Tuesday, December 1, 2015

Foreign Policy

The Iran Deal Wasn't Revolutionary
By Robin Wright

Those clarion pivots — Nelson Mandela’s walk to freedom or the fall of the Berlin Wall — are enchanting. It’s tempting simply to credit a visionary leader, the human spirit, or a historical trajectory. Change, however, is often foggier. It takes a convergence of causes also selfish, crudely commercial, strategically pragmatic, and more reactive than altruistic. In apartheid South Africa and the communist states of Eastern Europe, isolating societies and economies indefinitely proved too expensive, too impractical, too unsustainable. After a war that killed millions of people, Washington and Hanoi restored relations over the economic lures of new Asian markets for America and of foreign investment for Vietnam. Despite enduring ideological differences, they also shared a common fear of a rising China.

This year, Iran illustrates the density of change. For almost two generations — through six American presidencies — relations between the United States and Iran have been toxic. Revolutionary leader Ayatollah Ruhollah Khomeini warned against “Westoxication,” or infection by foreign culture and political ideas. In 1979, he praised the Iranian students who seized the U.S. Embassy in Tehran (to the students’ surprise, prolonging the crisis) after Washington agreed to take in the ailing shah. Khomeini pronounced, “America is the Great Satan, the wounded snake” — a label that stuck. Final negotiations to free the 52 diplomats were so tortured that American and Iranian envoys wouldn’t meet in the same country, much less the same room.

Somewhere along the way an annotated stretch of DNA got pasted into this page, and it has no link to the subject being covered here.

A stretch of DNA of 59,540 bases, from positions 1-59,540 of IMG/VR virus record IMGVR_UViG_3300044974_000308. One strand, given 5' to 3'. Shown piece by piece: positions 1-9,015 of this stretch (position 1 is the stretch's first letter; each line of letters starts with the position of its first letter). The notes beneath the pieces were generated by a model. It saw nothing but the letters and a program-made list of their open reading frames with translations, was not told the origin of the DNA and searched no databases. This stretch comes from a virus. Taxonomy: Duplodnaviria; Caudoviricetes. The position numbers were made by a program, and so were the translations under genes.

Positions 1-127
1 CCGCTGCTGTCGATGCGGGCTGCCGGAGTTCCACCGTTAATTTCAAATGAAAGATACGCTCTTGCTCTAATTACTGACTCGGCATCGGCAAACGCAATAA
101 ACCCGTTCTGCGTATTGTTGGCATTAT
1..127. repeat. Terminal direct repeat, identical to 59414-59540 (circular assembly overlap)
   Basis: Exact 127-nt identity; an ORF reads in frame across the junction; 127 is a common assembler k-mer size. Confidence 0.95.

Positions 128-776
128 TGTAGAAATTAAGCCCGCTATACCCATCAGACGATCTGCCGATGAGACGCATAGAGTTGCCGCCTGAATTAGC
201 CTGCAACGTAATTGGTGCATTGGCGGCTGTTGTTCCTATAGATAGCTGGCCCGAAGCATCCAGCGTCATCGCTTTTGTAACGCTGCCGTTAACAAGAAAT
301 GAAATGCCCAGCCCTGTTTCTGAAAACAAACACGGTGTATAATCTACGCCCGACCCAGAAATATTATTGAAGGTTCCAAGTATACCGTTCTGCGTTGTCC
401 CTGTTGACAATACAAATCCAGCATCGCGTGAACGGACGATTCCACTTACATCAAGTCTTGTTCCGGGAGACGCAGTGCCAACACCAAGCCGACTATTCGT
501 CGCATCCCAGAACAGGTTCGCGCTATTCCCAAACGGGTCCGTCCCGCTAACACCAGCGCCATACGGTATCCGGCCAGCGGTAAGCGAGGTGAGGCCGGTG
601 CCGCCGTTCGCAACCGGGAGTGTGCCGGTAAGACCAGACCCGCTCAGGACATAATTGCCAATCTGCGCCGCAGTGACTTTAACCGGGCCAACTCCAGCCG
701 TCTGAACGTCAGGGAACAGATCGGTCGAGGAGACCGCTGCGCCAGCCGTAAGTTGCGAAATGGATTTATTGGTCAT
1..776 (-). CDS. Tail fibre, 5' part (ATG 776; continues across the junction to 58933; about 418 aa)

Yet this July 14, top U.S. and Iranian diplomats shook hands to seal a deal to check Iran’s ability to make a nuclear bomb. Over 20 months of talks, U.S. Secretary of State John Kerry and Iranian Foreign Minister Mohammad Javad Zarif spent more time with each other than with any other foreign leader. Relationships bloomed across their staffs. After 36 years — almost twice as long as it took for the United States and Vietnam to restore relations — minds had changed: This August, 76 percent of Iranians surveyed said they approved of the deal with the Great Satan.

The United States likes to claim credit for forcing Iran to the negotiating table under the most punitive international sanctions ever imposed on any country. Many other factors intersected, however, to produce conditions conducive to real diplomacy. It was a long slog to cooperation — and one that’s far from over. Change can be change without being a pivot.

This is my essay on "the fog of change." Read on.....


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